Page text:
One of the things I really enjoy studying is logic and logical fallacies (see for more details). I don’t want to repeat too many points from my essay, but I have to say that I really can see the “7th of soul/no longer a Horcrux” speech as an example of a non sequitur. Using this form of logical fallacy or false reasoning we (and Harry!) are led toward a conclusion just because two statements are given sequentially. Let me try to come up with a new example:

    “It was just not worth arguing with my spouse about what to have for dinner every night. I am no longer married.”

    On the surface, the first sentence might seem to be an explanation of the second. Likewise, the second sentence might seem to the outcome of the first. But in fact, no true logical connection can be drawn between them.

    Thank you for reading my essay!

  • Myst

    Your right. I see no connection with the two spouse comments but that doesn’t change or effect how I read the text. Keep reachin’ ;)–or at least come up with a better example (this comment coming from the uh, not so masterful of example conjurers, mind you). 🙂

  • Philip Legge

    Nice work! The best thing about the timing of your essay is that there’s now only 24 hours to wait for it to be vindicated, or relegated to the rubbish heap…

    It certainly turns the reading of Spinners’ End (one of the very few chapters narrated by a true authorial third person, rather than presenting Harry’s point of view) completely topsy-turvy, and it does suggest convincing reason for Snape’s behaviour in the book’s denouement.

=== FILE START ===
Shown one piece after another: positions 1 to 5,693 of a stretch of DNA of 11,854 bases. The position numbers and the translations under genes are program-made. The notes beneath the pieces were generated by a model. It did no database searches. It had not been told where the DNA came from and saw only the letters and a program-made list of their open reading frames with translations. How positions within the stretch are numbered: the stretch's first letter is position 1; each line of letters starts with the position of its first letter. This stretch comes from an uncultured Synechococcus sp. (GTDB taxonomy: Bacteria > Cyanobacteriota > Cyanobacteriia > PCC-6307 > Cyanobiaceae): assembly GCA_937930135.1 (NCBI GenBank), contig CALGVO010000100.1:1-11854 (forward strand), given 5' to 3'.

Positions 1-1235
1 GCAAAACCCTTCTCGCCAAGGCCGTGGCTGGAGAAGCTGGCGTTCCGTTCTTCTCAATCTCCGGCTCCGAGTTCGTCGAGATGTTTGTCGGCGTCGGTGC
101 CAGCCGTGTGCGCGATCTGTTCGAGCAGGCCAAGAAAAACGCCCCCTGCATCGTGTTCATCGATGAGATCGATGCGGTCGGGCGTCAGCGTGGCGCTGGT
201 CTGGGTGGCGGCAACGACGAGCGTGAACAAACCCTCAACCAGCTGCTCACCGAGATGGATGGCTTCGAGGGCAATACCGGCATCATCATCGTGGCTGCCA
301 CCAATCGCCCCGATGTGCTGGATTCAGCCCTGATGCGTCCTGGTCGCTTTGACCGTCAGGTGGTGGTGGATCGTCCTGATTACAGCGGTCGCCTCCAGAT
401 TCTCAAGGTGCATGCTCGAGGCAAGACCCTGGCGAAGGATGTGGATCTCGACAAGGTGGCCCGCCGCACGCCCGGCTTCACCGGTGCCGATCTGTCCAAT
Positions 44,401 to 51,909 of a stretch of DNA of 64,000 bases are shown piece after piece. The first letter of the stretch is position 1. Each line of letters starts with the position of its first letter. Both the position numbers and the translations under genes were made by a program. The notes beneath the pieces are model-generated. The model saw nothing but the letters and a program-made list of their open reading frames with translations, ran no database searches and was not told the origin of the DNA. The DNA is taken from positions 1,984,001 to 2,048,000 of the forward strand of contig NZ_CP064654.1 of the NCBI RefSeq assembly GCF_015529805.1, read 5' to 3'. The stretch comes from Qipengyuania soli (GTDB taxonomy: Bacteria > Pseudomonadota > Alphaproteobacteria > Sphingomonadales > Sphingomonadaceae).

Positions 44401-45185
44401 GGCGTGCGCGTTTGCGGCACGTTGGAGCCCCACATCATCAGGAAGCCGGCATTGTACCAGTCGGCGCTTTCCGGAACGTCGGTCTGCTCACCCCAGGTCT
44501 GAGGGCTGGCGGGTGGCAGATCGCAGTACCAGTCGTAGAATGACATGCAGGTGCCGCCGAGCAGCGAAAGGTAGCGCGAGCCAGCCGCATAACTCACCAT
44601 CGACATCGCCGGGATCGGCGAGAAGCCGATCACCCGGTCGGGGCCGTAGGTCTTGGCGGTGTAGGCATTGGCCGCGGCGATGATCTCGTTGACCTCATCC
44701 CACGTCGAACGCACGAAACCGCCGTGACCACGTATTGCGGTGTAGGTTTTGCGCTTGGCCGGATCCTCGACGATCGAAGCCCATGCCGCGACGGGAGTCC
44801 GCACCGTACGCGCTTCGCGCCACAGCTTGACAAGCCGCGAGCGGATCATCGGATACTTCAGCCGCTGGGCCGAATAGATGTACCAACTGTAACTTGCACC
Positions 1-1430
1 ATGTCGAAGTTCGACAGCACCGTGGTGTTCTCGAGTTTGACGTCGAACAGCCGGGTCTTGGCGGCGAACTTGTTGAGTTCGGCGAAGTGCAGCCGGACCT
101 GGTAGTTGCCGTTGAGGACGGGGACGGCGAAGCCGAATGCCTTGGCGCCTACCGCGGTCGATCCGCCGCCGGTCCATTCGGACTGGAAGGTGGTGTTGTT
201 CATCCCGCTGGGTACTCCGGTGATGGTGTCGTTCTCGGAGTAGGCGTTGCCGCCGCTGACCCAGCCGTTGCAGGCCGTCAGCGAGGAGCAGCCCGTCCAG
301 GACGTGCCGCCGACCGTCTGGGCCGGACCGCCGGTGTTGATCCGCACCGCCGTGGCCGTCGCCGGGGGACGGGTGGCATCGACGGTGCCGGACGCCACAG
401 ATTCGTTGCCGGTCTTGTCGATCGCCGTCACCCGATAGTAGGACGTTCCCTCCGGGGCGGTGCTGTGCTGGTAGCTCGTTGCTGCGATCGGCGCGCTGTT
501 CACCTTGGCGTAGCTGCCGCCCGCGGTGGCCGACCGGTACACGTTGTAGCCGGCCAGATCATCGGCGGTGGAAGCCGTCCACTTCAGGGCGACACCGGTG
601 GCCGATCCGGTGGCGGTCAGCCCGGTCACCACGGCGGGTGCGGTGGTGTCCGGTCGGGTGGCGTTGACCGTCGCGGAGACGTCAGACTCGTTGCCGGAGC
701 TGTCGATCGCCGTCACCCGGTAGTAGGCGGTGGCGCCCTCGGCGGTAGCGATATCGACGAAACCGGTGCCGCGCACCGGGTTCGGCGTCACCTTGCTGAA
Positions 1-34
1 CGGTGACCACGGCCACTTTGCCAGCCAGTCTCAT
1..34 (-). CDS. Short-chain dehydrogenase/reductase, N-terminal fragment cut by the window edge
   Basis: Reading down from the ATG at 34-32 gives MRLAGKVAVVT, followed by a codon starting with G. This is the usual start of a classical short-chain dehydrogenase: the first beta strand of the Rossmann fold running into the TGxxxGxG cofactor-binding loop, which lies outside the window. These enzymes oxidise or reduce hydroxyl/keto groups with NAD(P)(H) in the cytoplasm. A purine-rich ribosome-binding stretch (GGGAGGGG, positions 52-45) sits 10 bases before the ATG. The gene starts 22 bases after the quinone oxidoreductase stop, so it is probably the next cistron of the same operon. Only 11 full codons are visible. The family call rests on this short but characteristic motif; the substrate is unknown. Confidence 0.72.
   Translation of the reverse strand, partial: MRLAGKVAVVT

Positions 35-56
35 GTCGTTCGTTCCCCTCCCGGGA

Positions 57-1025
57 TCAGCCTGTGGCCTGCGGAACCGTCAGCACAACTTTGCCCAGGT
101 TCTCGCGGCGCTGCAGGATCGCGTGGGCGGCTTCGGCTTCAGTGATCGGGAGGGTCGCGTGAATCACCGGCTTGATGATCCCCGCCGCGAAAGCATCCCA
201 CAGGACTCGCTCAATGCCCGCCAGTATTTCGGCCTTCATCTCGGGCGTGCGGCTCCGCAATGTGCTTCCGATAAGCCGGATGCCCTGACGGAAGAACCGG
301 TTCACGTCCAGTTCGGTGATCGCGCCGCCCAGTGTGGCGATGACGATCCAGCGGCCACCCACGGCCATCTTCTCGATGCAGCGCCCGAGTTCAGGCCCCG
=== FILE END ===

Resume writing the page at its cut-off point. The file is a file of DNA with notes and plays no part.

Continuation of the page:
Given the three binding conditions on the Unbreakable Vow (to watch over Draco; to protect him from harm; and finally, to carry out the deed in his stead should he fail), I think Dumbledore could agree to two of those conditions in all honesty (despite being transfigured as Snape), whereas the third would oblige him to commit suicide in the event of Draco’s failure… and since the Unbreakable Vow results in death if the magical contract is broken anyway, the vow pledges Dumbledore’s death as either the subject of the vow, or as its maker. Although it’s hard to imagine Dumbledore agreeing to such a vow, his obvious attempts to protect Draco from his actions on the Astronomy Tower are entirely consistent with this.

    My personal feeling though is that JKR still has several rabbits to pull out of the hat, and I don’t rate Dumbledore’s attempt to bend the Unbreakable Vow at more than about 30% likely – but it’s a very well concocted and argued theory!

    Regards, PML

  • Reader2

    So, DB Fwoopersong, now you are sayint that Dumbledore got his hand burned as some kind of a sideffect of combining the vow with a trasformation.
    Granted, I have no evidence that something like that is not possible, but you have to admit that you do not have any canonic eveidence that something like that IS possible.

    Well, we’ll know the answer very soon.

    Good luck to you.

  • DB Fwoopersong

    So, Reader2…you wrote: So, DB Fwoopersong, now you are sayint that Dumbledore got his hand burned as some kind of a sideffect of combining the vow with a trasformation.